We are proud to introduce our new Board members and Executive Committee. They will take office in December at the Board of Directors meeting at the Annual Conference. Thank you to the AJS members who voted in this year's online elections!
President: Robin Judd is an associate professor of History at the Ohio State University, where she also serves as an associate member of the Melton Center for Jewish Studies, the Women’s, Gender, and Sexuality Studies Department, and the Center for the Study of Religion. Robin’s first manuscript was Contested Rituals: Circumcision, Kosher Butchering, and German-Jewish Political Life in Germany, 1843-1933, and she is currently completing her newest book project, Love, Liberation, and Loss: Jewish Brides, Soldier Husbands, and Communal Reconstruction after the Holocaust. Robin is currently AJS VP for Program and served as its VP for Publications and its Governance Committee chair. She serves on the Leo Baeck Institute’s Advisory Board, the Hadassah Brandeis Institute’s Academic Review Committee, and the Leo Baeck Institute Yearbook’s Editorial Board.
Secretary/Treasurer: Lila Corwin Berman holds the Murray Friedman Chair of American Jewish History at Temple University, where she directs the Feinstein Center for American Jewish History. Her most recent book, The American Jewish Philanthropic Complex: The History of a Multibillion-Dollar Institution, has been awarded the Ellis W. Hawley Prize from the Organization of American Historians and the Saul Viener Book Prize from the American Jewish Historical Society. Her articles have appeared in several scholarly publications, including the American Historical Review, Journal of American History, and AJS Review, and she has written guest columns for the Washington Post, the Forward, and the Chronicle of Philanthropy.
VP/Publications: Joel Berkowitz is Professor of English and Director of the Stahl Center for Jewish Studies at the University of Wisconsin-Milwaukee. He previously taught at the University at Albany, SUNY and Oxford University. A historian of the Yiddish theatre and translator of Yiddish drama, he is the author of Shakespeare on the American Yiddish Stage, editor of Yiddish Theatre: New Approaches, and co-editor of Landmark Yiddish Plays: A Critical Anthology and Inventing the Modern Yiddish Stage. He is the co-founder, with Debra Caplan, of the Digital Yiddish Theatre Project.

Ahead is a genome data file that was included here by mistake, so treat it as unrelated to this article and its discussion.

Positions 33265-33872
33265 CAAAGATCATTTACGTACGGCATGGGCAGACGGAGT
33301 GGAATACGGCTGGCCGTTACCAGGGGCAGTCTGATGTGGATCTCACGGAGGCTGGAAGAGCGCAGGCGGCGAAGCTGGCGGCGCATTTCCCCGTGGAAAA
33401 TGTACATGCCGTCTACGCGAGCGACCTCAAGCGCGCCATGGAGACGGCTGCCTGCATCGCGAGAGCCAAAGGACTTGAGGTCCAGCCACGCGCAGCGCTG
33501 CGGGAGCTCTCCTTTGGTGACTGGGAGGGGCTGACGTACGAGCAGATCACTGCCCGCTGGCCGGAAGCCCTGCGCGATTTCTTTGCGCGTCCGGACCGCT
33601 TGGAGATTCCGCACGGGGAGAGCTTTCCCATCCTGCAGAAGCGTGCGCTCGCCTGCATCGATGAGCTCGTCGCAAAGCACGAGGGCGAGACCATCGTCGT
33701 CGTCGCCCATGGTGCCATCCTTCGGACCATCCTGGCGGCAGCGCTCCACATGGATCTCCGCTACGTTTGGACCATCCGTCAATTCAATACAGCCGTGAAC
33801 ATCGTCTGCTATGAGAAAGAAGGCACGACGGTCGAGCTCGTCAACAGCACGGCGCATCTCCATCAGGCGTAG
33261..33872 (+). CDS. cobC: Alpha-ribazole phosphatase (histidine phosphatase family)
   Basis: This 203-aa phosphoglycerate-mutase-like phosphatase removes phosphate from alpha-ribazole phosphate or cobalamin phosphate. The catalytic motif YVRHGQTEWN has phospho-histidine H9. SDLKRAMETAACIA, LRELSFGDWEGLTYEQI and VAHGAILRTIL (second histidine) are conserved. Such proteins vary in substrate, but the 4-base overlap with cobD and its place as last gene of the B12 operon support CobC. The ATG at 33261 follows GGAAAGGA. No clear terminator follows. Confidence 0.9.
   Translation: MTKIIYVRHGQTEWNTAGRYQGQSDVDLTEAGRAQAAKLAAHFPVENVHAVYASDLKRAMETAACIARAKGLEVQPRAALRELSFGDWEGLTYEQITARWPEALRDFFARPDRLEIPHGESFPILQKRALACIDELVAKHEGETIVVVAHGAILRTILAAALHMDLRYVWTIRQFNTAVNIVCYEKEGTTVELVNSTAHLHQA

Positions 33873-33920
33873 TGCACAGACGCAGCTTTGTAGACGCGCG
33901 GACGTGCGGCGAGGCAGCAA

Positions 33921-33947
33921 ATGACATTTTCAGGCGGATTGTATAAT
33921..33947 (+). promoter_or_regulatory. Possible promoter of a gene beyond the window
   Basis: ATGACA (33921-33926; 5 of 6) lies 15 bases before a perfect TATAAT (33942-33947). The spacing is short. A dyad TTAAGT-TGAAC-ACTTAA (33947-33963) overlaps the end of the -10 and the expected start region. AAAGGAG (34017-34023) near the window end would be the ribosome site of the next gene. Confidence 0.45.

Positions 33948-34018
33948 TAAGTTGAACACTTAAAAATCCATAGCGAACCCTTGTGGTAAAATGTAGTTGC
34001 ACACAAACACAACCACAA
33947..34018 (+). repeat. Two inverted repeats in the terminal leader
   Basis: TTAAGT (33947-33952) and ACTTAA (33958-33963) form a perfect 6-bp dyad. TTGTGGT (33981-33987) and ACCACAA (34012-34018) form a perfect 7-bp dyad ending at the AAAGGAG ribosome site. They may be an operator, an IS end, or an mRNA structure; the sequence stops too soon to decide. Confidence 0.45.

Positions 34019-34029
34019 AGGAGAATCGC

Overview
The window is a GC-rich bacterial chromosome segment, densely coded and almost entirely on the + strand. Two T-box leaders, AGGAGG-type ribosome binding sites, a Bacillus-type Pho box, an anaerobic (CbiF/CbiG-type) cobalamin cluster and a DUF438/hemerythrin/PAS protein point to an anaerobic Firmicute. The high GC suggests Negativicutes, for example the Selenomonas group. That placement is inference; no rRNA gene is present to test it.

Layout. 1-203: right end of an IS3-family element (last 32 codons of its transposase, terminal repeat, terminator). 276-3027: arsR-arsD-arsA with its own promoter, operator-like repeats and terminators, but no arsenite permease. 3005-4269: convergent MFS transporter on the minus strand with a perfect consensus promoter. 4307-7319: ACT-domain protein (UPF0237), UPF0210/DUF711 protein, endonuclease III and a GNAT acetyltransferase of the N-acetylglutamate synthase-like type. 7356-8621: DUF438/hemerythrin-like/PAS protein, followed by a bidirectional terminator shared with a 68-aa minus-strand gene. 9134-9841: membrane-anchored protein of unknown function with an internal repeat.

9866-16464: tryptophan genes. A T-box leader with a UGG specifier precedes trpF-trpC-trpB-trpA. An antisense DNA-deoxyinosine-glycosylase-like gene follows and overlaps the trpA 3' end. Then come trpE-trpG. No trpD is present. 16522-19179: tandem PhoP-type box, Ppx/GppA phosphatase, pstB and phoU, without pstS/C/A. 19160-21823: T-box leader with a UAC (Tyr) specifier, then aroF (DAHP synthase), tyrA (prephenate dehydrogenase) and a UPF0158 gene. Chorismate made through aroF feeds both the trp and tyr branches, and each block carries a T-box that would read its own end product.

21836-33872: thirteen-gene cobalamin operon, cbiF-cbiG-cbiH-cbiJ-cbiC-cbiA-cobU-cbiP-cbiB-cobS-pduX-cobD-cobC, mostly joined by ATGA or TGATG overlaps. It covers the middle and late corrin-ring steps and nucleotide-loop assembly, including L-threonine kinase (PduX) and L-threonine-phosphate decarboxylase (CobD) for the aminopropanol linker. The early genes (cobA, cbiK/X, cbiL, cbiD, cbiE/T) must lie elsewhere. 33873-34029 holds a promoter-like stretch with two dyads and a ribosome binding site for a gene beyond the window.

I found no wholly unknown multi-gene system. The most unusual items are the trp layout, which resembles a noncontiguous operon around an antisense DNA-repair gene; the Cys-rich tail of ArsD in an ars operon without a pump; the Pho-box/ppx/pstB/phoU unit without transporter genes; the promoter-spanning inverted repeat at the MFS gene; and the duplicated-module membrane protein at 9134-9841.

VP/Membership: Ari Y. Kelman is the inaugural holder of the Jim Joseph Professorship in Education and Jewish Studies in the Stanford Graduate School of Education, where he is the director of the Concentration in Education and Jewish Studies and serves as the Director of the BJPA @ Stanford. He holds a courtesy appointment in Religious Studies, and is a faculty affiliate of the Center for Comparative Studies in Race and Ethnicity and the American Studies Program. He is the author of a few books about American Jewish life and culture, including Station Identification: A Cultural History of Yiddish Radio (University of California Press, 2010) and Shout to the Lord: Making Worship Music in Evangelical America (NYU Press, 2018). He is also the co-editor of Beyond Jewish Identity (Scholars’ Press, 2019) and is the co-editor of Jewish Social Studies and the interim editor of the Journal of Jewish Education. He is also the author of a number of reports about contemporary American Jews, exploring issues like antisemitism and race. His research explores the forms and practices of religious transmission, and it has taken him to church, to Krakow, Poland, to many many b’nai mitzvah, and deep into the archives of religious music of the early 1970s.
VP/Program: Laura Arnold Leibman is Professor of English and Humanities at Reed College and has served as AJS VP for Publications, for which she ran the AJS Summer Writing Workshop in 2020 and 2021. She has co-chaired two conferences for the American Jewish Historical Society. Her area of expertise is material culture and the Atlantic World, and she has held visiting positions at Bard Graduate Center, Oxford University, University of Utrecht, and University of Panama. Her latest book Once We Were Slaves (Oxford UP, 2021) is about an early multiracial Jewish family who began their lives enslaved in the Caribbean.